CJCJ recently released a report about the purported rise in crime as a result of Prop. 47. What were some of the findings?
When realignment was passed [in 2011], we heard in the state capital, and saw sometimes in the media, stories that would associate an uptick in crime and specific instances of crime with realignment, and we’re seeing a similar thing happen with Prop 47. But while very early in its implementation, our study found no correlation between Prop. 47 and the recent increase in crime. We admit that it’s hard given the limited time frame to establish a real trend but we think it’s important nonetheless to provide some context.
What are some of the more pressing questions you have around implementation of Prop. 47?
We are very interested in Prop. 47 and its implementation, given the responsibility that the Board of State and Community Corrections (BSCC) is going to have in allocating 65 percent of the state’s cost savings as a result of a drop in the prison population because of Prop 47. We are very interested in how the BSCC is going to operationalize those cost savings and the types of programs that ultimately will receive funding through the subsequent grant program.
Who is expected to apply for the grants?
As I said, 65 percent of the state cost savings as a result of Prop. 47 will go through the BSCC for a grant program. Public agencies will be the lead applicants for these grants … programs that deal with mental health issues, that deal with housing support, that deal with employment services, so programs that really address the needs of communities across California.
Who will determine who does and does not receive Prop. 47 funding?
The BSCC will create an Executive Steering Committee co-chaired by two members of the BSCC’s leadership, Scott Budnick of the anti-recidivism coalition and Supervisor Leticia Perez from Kern County. What’s happening now is the remaining membership of that Executive Steering Committee is being decided. The agency has released a list of 21 individuals total, including the two co-chairs that I just mentioned. On April 14, the BSCC Board will hear from Budnick and Perez, as well as from BSCC agency staff about the proposed membership. The individuals who will ultimately sit on the Executive Steering Committee … will make recommendations and decisions about how Prop. 47 funding gets allocated.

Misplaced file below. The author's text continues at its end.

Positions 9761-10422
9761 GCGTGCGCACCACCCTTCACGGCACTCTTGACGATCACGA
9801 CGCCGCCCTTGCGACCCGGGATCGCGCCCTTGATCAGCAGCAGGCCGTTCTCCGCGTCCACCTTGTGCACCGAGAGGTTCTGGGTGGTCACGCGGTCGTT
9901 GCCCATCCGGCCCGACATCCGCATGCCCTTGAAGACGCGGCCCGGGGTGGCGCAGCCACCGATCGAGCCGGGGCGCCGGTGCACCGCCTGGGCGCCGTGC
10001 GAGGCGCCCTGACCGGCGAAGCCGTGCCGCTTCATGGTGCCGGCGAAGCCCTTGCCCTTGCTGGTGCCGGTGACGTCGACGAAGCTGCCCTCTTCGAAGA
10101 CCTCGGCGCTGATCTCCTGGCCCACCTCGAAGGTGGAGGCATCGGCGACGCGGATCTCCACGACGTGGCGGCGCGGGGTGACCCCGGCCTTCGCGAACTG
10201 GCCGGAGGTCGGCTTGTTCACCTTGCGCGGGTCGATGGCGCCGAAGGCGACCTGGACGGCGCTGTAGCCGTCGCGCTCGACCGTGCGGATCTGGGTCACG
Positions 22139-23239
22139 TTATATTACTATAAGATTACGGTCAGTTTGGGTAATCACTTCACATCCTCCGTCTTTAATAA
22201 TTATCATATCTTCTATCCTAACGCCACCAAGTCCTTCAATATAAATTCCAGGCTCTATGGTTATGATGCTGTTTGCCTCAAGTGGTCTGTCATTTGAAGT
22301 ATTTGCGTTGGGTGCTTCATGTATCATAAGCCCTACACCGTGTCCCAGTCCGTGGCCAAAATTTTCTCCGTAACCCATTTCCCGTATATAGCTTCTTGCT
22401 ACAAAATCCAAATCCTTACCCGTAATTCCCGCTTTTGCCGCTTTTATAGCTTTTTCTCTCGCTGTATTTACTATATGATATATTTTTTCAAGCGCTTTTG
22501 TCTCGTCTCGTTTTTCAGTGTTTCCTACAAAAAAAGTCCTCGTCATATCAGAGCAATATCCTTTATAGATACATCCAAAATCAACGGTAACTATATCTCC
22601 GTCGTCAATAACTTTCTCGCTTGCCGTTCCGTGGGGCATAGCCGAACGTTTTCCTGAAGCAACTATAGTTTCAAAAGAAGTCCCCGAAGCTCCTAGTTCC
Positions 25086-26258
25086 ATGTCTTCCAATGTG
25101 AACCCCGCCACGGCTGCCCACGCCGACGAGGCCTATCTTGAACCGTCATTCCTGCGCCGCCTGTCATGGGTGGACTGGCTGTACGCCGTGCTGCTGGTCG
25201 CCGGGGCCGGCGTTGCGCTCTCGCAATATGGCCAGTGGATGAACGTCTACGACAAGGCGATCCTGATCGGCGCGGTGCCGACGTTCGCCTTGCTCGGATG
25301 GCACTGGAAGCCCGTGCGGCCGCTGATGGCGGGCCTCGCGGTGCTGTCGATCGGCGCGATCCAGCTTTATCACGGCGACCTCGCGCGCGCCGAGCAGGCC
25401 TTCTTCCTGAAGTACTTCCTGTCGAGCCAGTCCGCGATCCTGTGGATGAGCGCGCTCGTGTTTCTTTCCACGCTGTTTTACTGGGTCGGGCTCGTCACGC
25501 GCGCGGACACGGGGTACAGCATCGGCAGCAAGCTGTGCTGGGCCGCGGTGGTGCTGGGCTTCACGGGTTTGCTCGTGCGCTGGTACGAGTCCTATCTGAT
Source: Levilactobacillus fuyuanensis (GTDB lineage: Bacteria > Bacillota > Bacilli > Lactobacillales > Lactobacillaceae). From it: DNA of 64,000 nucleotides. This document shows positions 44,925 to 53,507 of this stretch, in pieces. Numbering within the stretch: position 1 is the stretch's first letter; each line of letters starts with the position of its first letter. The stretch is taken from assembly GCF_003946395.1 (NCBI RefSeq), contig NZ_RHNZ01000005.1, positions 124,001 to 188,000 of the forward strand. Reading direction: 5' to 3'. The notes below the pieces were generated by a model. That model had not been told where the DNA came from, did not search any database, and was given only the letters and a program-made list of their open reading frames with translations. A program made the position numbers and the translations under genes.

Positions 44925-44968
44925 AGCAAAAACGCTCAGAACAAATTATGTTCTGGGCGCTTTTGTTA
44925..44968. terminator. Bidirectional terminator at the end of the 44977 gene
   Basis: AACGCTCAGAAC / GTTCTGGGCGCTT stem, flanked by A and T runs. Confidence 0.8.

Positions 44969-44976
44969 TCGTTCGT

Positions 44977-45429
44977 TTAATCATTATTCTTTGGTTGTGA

What sort of criteria will be used in this selection process?
Assembly Bill 1056, which passed in 2015, gives clear recommendations of the types of individuals who should serve on this Executive Steering Committee. The bill says it should be balanced and should be diverse. The BSCC also held public comment sessions throughout the state, and the overwhelming sentiment was that the agency needed to include community based service providers, formerly incarcerated individuals, and young people. Californians provided powerful public comment about the composition of this Executive Steering Committee and also of the types of programs that should receive funding for the Prop. 47 grant process.
What are some of your concerns around tomorrow’s decision?
Unfortunately the BSCC made a late legal decision that reversed what it had previously told the public. Now, if an individual from a non-governmental agency wants to serve on the Prop. 47 Executive Steering Committee, their agency can’t apply for funding [because of a conflict of interest]. Law enforcement and representatives from public agencies … are allowed to recuse themselves in such cases. To be clear, a public agency has to be the lead applicant for Prop 47 grant funding. But what’s ultimately happening is that community based organizations and leaders across the state are asked to pay a higher price to serve on this Executive Steering Committee … They can’t get the funding if they serve on the committee, and if they are not on the committee then where is the strong community representation? That’s a real concern that we have about this process.
So anyone from a community-based organization who is approved for membership on the Executive Steering Committee will not be receiving Prop. 47 funds?
Those individuals are not going to have their organizations apply for the funding. That’s how they’re getting around the conflict of interest issue. They are saying our organization is not going to apply for the funding.
What happens after April 14?
If the Executive Steering Committee is approved, then it will hold at least one additional public comment session to hear from communities about the types of programs they think should be funded by the Prop. 47 grant process. What follows then will be discussions over the application process and release of the application. The committee will review applications and rate them, and will offer recommendations to the BSCC board, which will ultimately decide who gets funding.